Friday, August 3, 2012

On the Subject of Negative Reviews

As a freelance writer, I am constantly putting myself “out there.” I am wide open to criticism each and every time I publish an article or blog post. It’s part of the job, something I’ve learned to deal with. 

The first few times I spied a negative comment on an article, I was taken aback. What?! They didn’t completely agree with? They don’t see my point of view? How could they say that?
Fortunately my better angels kept me from reacting long enough to give the matter some serious consideration. If you can’t take the heat, you should get out of the kitchen. In the world of article writing, comments are a good thing – even negative ones. They stir discussion and that means more people are reading your work.

What about negative reviews on a book though? A book, after all is an author’s baby, precious and dear to him. Can I react to those negative reviews the same way I do to comments on articles? Recently, I had the chance to find out. 

My first eBook, “Destiny Steps In,” a collection of short stories I described as having a dark twist published in June. I did some heavy promoting, gleaning a handful of positive reviews and a few sales. When the hubbub died down, I stopped logging in daily to check for new reviews and sales, preferring to get on with writing and letting destiny step in and it did.
Don't let the anguish get you
Earlier this week, I checked in to see how the book was faring and discovered a negative review! The book had been getting such praise that I was stunned by it at first. I read it. Then I read it again. Then I shared it with some friends who assured me the writer of said review was a Cretan from a distant galaxy and therefore incapable of comprehending the intricacies of my book.

I stewed on the review all day. Each time I read it, though, I grew calmer. As I write this blog post, I am actually smiling. That negative review was just what I needed in so many ways.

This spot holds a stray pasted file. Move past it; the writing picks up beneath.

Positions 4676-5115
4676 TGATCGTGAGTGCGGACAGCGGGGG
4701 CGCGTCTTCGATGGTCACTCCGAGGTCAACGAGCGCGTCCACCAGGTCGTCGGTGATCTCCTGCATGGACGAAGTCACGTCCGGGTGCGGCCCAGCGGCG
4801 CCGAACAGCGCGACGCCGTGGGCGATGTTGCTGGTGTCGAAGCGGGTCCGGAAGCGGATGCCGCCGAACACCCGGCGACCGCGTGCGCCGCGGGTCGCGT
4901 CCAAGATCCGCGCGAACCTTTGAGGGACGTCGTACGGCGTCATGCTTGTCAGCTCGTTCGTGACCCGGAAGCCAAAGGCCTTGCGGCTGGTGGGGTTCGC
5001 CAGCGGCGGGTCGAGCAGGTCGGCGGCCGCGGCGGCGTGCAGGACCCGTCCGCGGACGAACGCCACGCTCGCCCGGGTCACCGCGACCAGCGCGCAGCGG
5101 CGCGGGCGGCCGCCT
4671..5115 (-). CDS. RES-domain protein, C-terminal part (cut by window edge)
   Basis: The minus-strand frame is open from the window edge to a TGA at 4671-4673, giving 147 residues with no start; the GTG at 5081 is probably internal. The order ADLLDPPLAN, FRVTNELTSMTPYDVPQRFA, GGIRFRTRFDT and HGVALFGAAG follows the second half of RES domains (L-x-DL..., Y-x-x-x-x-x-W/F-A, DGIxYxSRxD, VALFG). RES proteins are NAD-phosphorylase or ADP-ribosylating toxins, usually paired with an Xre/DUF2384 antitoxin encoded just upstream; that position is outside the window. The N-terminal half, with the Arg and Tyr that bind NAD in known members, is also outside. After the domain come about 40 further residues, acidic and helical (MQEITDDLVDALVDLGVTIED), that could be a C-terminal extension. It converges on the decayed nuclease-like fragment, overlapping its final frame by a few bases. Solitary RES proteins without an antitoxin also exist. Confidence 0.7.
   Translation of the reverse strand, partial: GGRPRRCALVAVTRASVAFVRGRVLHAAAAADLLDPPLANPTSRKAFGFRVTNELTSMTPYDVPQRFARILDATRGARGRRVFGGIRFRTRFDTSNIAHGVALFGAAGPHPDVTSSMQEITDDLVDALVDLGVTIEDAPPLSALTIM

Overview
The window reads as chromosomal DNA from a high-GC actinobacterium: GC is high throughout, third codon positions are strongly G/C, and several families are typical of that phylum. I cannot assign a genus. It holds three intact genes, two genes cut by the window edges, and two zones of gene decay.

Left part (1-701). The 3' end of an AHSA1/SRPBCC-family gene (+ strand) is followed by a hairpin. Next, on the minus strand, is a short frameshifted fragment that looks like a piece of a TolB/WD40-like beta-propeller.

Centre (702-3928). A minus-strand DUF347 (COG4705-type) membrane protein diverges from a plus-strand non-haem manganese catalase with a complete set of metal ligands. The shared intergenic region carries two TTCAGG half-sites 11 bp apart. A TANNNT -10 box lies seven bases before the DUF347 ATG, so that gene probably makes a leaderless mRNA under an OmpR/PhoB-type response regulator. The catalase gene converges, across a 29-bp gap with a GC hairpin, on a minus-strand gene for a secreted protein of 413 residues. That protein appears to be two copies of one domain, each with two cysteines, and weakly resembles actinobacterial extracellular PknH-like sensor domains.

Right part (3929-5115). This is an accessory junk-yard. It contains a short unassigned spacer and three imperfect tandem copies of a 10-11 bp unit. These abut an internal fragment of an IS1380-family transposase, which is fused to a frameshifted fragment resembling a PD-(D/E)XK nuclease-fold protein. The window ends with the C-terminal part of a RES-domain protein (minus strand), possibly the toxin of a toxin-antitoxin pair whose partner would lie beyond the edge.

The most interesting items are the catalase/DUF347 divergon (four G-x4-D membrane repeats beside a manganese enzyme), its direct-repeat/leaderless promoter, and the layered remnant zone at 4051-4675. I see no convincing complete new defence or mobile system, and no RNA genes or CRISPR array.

1.  I recognized immediately that everyone has the right to their opinion and to express it. This reviewer did so rather eloquently. 
  2.  The review was rather professionally done. It contained no personal attacks but simply stated the reasons why the book wasn’t his or her cup of tea. 
  3.  A negative review lends credibility to the review process. A book with only glowing reviews, particularly in its debut days, looks a bit suspicious, to me anyway. Friends and family often rally around a new author to lend their support and you can never be too sure if the positive reviews are legitimate. 
  4. Taking #3 into account, this means that someone other than friends and family read my book! Good news no matter how you look at it. 
  5.  The reviewer challenged my twists as being predictable in every story. This is definitely something I will give further consideration to as I proceed with my writing. It may or may not shape how I write but it is a point worth considering.
So from where I am standing, a negative review or at least this negative review doesn’t have to be a negative thing. I’ve chosen to take the good from it I can and move on. The option is quit writing and the voices in my head won’t stand for that.


  1. It's true that positive reviews are always best to hear, but negative ones that are well constructed can help just as well as the positive :)

    1. Absolutely! You can only hope to grow in your craft if you can take constructive criticism.

  2. Theresa, I really like the way that you pointed out all of the positive aspects of negative reviews. No one likes negative reviews,but you are right that there are good things about them. I especially liked your points about the negative reviews making the other reviews more credible and also that it means someone outside of your friends and family bought the book.

    1. Thanks, Rebecca. I try to find the positive in most situations. Otherwise I'd drive myself crazy.

  3. I like the idea that if two people are always agreeing with each other, one of them is not thinking. You make good points about the negative review making opinions about your book seem more genuine and honest. No book is going to have such universal appeal as to be absolutely right for everyone. If everyone liked your book someone wouldn't be thinking.

    1. I agree Chuck. While I would love it it everyone loved my book, the reality is going to be somewhat different. That's what makes us all different and interesting.

  4. I usually think the same way when I see a book with nothing but positive reviews. Love how you turned a negative into a positive.